By Matthew Willett
LumiCyte Inc. officials say they're looking to take on a market for both drug discovery and disease state identification with their bioinformatics platform utilizing protein mapping technology for proteomic drug discovery and disease diagnosis.
The company's patented biochips use plasma, saliva or urine to generate comprehensive molecular protein information, offering physicians the opportunity for early disease diagnosis and researchers essential information for target discovery.
The driving technology behind the company's informatics is SELDI, or surface-based molecular capture and imaging, a process that uses pulses of laser light to read molecular profiles on small chips and other molecular probes.
Jim Immer, LumiCyte vice president of operations, said his company is focused on expanding the utility of human genome sequencing, making a road map into destinations.
"What's actually exhibited is proteins," Immer said of the genome sequence. "They're messengers or they're responding from attacks from outside. If we're able to identify proteins and the changes associated with proteins and correlate that to disease and disease states, we can work to identify those and come up with discovery targets for drug development and with the monitoring of individual health states. That's where the real carrot's at."
He added that the company's protein mapping techniques differ from standard technology, dominated by 2-dimensional gel mapping, in accuracy and scope.
"The world of proteomics now is driven by companies utilizing technology originally created with a genomics focus that's not as exacting as ours," Immer said. "Those technologies have to purify proteins, and as you go through that you lose information, but we take raw samples and take the protein information right from that."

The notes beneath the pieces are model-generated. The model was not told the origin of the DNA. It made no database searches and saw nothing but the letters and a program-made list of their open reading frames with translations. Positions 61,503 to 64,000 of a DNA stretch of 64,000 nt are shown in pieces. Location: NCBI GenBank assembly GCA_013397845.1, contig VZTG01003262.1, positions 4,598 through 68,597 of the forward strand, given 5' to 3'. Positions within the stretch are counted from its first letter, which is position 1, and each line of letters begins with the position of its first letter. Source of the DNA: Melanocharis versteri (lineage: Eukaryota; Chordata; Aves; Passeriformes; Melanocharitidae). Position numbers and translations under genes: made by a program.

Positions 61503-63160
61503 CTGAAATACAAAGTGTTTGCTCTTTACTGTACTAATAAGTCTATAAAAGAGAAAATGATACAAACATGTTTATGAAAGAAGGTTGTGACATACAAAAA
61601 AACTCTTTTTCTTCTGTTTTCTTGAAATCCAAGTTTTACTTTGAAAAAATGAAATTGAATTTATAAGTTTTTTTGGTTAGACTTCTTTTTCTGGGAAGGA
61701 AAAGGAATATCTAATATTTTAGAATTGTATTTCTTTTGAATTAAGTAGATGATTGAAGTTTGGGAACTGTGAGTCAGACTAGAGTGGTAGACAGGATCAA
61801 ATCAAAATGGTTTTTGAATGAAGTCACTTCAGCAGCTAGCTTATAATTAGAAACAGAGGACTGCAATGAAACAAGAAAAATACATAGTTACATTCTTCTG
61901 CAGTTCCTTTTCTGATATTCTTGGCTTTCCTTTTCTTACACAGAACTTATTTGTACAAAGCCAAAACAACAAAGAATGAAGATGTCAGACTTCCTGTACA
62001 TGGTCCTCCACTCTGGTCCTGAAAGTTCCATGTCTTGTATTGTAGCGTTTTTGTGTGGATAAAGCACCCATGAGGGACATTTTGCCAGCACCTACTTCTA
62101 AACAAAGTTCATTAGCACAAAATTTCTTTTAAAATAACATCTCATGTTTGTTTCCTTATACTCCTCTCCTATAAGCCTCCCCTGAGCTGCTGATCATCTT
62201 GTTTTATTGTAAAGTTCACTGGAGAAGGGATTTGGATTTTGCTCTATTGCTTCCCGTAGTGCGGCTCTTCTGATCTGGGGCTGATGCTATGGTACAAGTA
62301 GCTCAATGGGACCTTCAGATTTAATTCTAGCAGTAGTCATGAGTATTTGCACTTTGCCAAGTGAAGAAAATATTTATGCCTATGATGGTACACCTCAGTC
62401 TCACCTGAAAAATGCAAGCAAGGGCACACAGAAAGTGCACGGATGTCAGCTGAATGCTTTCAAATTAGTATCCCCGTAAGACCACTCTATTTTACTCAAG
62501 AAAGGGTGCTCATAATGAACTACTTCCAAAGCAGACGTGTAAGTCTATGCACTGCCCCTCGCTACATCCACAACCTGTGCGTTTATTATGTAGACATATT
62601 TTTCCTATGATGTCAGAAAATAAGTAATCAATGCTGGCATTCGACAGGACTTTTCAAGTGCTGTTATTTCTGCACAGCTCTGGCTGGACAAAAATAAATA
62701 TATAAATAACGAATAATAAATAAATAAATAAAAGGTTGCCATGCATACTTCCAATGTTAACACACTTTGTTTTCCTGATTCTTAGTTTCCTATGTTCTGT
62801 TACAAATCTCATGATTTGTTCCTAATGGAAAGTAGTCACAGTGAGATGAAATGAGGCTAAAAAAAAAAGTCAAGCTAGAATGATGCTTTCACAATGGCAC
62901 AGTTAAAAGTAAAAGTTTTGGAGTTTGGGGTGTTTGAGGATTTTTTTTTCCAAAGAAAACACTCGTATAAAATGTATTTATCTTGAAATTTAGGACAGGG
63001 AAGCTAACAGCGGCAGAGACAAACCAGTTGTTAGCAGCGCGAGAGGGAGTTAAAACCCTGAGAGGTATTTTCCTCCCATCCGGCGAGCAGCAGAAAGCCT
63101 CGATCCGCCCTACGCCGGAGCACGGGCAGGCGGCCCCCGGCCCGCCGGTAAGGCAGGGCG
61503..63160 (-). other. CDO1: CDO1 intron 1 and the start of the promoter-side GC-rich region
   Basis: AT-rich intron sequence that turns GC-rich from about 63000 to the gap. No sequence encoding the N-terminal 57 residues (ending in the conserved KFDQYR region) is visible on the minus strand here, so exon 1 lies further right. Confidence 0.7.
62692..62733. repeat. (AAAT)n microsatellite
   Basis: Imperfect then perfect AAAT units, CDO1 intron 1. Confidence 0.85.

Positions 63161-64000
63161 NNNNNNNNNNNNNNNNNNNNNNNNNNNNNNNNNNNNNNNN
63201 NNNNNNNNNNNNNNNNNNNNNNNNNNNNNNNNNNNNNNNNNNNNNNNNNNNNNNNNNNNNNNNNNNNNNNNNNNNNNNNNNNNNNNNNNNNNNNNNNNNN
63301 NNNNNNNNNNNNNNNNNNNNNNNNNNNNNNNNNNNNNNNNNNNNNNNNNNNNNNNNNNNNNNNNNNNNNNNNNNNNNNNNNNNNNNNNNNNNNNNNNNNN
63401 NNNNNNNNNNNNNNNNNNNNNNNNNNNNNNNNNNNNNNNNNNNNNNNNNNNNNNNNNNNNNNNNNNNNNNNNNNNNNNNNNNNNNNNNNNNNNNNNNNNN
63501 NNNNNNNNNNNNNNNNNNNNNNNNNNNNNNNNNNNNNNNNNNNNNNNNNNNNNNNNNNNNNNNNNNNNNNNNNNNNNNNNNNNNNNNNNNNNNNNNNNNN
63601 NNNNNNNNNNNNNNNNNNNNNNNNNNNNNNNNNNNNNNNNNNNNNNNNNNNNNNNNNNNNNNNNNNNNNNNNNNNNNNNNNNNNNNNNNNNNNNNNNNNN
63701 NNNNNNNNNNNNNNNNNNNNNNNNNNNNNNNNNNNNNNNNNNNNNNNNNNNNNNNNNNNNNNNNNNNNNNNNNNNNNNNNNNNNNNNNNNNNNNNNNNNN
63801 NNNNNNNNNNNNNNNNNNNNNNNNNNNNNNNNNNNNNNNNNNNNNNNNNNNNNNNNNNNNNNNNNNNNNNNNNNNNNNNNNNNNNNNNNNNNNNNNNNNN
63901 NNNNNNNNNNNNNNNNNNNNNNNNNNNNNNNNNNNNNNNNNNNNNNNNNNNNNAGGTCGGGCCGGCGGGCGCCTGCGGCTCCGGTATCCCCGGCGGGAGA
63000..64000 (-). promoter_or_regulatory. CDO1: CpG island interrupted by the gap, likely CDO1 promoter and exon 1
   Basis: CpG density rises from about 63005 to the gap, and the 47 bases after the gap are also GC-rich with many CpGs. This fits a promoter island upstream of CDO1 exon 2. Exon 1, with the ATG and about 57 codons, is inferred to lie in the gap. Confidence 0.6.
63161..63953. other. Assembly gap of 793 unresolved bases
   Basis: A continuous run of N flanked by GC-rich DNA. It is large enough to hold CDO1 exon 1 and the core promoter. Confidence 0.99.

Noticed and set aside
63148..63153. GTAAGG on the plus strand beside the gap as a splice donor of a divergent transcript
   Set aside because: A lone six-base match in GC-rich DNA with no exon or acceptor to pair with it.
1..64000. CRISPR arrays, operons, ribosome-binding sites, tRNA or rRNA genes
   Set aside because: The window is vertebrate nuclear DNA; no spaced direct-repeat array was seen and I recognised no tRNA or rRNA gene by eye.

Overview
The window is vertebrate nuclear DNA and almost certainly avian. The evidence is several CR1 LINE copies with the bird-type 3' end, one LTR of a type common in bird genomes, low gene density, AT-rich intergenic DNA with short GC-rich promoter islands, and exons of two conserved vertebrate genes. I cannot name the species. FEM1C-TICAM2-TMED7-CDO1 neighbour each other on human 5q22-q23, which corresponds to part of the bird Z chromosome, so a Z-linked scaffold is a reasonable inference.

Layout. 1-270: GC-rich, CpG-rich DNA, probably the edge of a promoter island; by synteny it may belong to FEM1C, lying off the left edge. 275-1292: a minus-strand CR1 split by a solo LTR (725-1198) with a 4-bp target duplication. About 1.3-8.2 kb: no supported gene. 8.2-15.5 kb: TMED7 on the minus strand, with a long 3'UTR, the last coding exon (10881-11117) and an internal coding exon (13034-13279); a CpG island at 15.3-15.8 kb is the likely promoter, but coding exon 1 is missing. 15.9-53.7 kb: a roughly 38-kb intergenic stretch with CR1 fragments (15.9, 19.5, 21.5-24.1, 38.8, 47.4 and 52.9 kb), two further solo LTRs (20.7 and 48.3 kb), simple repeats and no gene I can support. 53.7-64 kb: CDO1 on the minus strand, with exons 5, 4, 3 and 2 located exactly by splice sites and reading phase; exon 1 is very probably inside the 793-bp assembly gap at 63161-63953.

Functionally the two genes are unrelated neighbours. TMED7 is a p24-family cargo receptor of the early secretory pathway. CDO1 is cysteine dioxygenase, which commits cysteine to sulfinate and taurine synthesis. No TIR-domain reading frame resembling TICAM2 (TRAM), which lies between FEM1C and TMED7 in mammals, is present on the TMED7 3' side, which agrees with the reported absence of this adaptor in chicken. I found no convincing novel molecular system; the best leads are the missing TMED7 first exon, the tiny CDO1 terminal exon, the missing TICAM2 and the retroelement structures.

Company CEO Bill Hutchens, also a co-founder of LumiCyte, began the company in 1999 with SELDI technology licensed from Molecular Analytical Systems Inc., technology licensed to it from the Baylor College of Medicine.
Immer said the company is seeking expansion through discovery and collaborations. Most recently LumiCyte launched its proteomics discovery service at its Fremont, Calif., site and an Internet portal for its bioinformatics platform.
"We're negotiating partnerships for discovery projects and negotiating partnerships from an equipment standpoint, since we're using very high-end mass spectrometers and building mass spectrometry farms and handling such a high volume of chips. It's important that we have good partners to provide us with high-quality equipment."
In the future, he said, the company will announce those partnerships and associated discoveries.
"What's exciting is that we're living at a confluence of major technologies, and we're able to take the best of biotechnology and the best of bioinformatics and data tools and data analysis - that technology from people who grew it up in seismology - and we're able to work with a confluence of the Internet, bringing all those together. It's a terribly exciting company."